D’Angelo: An Appreciation
Bonnaroo Superjam – photo by John Patrick Gatta
Around this time, I (like many) had a startling moment in my local record store. I spotted a CD case on the rack with a picture of D’Angelo I didn’t recognize and a strange album title, YODA: The Monarch of Neo Soul. A new album? And I hadn’t heard about it? It turned out to be a bootleg anthology, featuring unreleased covers of Al Green and the Ohio Players and a few hypnotic studio jams. A false alarm. D’Angelo wasn’t back.
Until now. Now, Wallace reports that “D” is back in the studio, in the gym, on the wagon, on the stage. He’s on Youtube, tearing through old Funkadelic songs in front of adoring crowds of European fans. Questlove – D’Angelo’s friend and frequent collabator – tells Wallace that his friend is “the last pure African-American artist left.” And Wallace doesn’t argue. Toward the end of her week following him on tour, the GQ writer describes a tour stop at an arena in Paris called “Le Zenith.” As the show is winding down and the singer plays a single note on the piano: the beginning of “Untitled (How Does it Feel),” the Naked Song. “What happens next is the most soulful, palpable connection I’ve ever felt between an artist and an audience,” she writes. “People are crying, swaying, raising up their hands. I’m one of them.”
A few weeks later, Jon Pareles provided corroborating testimony for the New York Times. “There was nothing tentative about D’Angelo’s performance,” he reported from the singer’s surprise set at Bonnaroo. Running through tunes by Led Zeppelin, Sly Stone, The Beatles, Curtis Mayfield, and Funkadelic, D’Angelo “was in full voice, or, to be more precise, voices: the silken falsetto, the funk yowl, the love-man tenor, the full-throated shout. Playing keyboards and guitar, flaunting muscles and charisma, D’Angelo was intact.”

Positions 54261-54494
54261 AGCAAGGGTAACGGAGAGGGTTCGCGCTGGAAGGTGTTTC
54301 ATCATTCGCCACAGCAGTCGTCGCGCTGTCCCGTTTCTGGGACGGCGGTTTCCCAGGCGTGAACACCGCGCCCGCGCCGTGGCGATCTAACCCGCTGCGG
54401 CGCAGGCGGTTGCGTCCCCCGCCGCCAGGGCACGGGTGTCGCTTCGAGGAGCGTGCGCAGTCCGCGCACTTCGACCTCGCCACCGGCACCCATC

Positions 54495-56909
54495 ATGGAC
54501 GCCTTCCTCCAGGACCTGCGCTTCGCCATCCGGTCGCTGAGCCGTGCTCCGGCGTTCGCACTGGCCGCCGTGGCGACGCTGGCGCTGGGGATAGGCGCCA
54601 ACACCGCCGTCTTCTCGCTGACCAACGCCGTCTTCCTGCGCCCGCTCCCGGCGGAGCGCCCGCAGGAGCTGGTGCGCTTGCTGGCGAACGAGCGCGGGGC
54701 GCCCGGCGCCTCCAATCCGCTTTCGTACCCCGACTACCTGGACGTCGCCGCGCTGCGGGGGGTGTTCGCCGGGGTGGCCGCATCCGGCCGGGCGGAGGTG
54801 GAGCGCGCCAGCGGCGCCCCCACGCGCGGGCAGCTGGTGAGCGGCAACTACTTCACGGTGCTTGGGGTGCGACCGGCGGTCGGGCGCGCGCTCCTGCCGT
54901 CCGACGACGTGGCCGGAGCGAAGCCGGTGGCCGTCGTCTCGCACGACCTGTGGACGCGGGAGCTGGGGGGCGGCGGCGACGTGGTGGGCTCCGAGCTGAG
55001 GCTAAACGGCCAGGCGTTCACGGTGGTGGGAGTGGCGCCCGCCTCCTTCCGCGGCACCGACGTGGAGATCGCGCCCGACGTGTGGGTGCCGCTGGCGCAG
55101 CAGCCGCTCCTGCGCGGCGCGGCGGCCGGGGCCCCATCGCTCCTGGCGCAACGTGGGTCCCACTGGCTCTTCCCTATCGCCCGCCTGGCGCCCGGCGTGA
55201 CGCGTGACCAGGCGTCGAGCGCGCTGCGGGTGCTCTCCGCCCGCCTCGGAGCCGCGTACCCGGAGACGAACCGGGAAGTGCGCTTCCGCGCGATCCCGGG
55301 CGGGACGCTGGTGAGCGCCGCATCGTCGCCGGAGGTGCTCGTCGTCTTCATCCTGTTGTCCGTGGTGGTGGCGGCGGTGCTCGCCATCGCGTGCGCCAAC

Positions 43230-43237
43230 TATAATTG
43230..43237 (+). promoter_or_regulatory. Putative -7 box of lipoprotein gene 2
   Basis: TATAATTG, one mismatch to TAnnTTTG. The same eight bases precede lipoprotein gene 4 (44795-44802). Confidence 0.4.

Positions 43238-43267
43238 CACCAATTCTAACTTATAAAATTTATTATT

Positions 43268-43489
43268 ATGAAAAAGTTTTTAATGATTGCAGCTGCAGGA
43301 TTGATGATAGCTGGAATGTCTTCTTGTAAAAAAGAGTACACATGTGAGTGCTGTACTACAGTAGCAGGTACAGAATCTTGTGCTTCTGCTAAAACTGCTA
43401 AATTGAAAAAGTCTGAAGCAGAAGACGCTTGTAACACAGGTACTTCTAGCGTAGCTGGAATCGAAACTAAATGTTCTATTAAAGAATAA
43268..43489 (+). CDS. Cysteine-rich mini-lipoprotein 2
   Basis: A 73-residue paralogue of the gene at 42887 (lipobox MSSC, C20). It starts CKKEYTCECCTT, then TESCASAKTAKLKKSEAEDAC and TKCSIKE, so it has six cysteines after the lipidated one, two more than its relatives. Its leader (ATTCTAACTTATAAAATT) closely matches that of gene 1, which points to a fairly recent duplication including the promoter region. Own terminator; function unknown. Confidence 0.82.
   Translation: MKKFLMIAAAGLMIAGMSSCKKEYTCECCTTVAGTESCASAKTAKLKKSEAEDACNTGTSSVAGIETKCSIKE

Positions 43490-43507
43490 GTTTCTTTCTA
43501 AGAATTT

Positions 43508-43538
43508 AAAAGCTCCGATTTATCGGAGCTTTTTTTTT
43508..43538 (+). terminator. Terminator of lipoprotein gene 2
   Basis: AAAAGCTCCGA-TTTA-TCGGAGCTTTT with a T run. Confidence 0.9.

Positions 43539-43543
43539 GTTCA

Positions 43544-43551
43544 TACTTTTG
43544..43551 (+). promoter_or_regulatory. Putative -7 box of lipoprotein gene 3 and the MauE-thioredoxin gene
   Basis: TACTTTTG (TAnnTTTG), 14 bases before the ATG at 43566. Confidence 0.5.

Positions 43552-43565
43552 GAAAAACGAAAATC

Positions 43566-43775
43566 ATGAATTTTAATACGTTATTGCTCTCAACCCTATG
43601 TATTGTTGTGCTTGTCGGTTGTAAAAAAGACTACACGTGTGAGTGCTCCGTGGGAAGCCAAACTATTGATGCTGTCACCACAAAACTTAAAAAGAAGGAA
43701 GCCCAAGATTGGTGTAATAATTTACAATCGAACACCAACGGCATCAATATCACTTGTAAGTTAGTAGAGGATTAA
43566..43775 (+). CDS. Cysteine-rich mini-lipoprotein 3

The next question, then, for those of us who weren’t in France or Tennessee, is obvious. When does the album come out? Some say we’ll get it before the September Grammy deadline. Others say 2013. Surely, it will as the most anticipated album of the year, whatever year that is. And it’s not just fans who are lining up. It’s everyone from Chris Rock to Eric Clapton to George Clinton to Marvin Gaye’s second wife, Janis. There a rumors that over fifty songs have been recorded and D’Angelo, ever the perfectionist, simply needs to pick the final list. Our ears are drooling.
In the meantime, we have that GQ video. The suit. The tie. The guitar. The voice. When I saw it, I didn’t immediately think of D’Angelo’s idol, Marvin Gaye, but of another man who scorching the middle ground between sacred and secular. When Al Green took a break from the world of R & B stardom in the early ‘80s to sing only religious tunes, there was a film crew there to record it for documentary called The Gospel According to Al Green. His moment singing “I Love You” for the cameras is an eerie predecessor to D’Angelo’s GQ clip. Just another sharply-dressed man playing his guitar and singing as if he’d never left.
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